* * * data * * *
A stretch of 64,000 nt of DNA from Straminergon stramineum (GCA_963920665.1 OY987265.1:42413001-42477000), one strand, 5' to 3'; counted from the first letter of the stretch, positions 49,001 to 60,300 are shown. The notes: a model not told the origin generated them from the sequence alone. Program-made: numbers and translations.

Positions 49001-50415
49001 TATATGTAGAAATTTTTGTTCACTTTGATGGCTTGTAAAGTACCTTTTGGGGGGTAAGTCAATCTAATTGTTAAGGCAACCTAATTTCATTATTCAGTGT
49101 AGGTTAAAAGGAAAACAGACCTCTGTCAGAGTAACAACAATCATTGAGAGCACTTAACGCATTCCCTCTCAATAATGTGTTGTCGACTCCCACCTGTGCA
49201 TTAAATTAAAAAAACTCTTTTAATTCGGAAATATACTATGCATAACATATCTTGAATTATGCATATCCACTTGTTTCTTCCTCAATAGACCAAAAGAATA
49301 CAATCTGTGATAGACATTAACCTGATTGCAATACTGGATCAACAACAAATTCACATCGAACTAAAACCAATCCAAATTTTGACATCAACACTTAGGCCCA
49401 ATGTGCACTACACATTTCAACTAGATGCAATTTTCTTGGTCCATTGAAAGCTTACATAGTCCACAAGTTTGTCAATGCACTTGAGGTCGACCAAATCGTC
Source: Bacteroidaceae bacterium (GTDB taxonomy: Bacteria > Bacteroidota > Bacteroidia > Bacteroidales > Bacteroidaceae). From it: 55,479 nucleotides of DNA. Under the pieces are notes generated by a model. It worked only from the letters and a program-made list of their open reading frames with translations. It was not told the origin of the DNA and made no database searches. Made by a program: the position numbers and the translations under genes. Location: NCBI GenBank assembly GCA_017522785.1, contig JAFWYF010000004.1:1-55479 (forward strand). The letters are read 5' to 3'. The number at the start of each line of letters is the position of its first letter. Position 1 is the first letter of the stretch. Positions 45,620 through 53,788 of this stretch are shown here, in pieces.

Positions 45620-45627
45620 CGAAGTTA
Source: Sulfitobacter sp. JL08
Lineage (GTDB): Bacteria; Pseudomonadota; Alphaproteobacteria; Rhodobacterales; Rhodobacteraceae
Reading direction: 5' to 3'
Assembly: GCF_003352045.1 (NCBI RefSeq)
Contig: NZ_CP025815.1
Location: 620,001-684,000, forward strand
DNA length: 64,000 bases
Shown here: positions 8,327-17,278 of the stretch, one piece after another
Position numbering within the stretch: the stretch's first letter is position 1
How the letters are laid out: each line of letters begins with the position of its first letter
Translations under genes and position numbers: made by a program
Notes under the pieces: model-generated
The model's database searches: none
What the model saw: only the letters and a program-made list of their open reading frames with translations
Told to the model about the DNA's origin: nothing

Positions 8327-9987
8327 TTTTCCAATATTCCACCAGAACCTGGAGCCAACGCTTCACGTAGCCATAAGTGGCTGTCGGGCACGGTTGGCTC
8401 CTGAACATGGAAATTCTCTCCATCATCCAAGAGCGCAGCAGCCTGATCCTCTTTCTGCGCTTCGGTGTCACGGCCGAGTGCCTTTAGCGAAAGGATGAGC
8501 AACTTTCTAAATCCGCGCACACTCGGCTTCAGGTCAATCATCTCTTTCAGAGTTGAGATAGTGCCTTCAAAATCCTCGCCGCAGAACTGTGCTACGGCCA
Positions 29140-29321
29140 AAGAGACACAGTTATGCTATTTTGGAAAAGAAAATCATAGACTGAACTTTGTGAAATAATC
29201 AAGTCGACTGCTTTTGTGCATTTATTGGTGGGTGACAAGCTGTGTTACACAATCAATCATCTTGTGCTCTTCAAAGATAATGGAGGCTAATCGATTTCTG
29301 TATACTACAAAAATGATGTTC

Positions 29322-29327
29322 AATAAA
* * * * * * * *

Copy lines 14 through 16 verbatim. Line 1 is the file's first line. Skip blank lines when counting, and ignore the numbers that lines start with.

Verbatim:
Assembly: GCF_003352045.1 (NCBI RefSeq)
Contig: NZ_CP025815.1
Location: 620,001-684,000, forward strand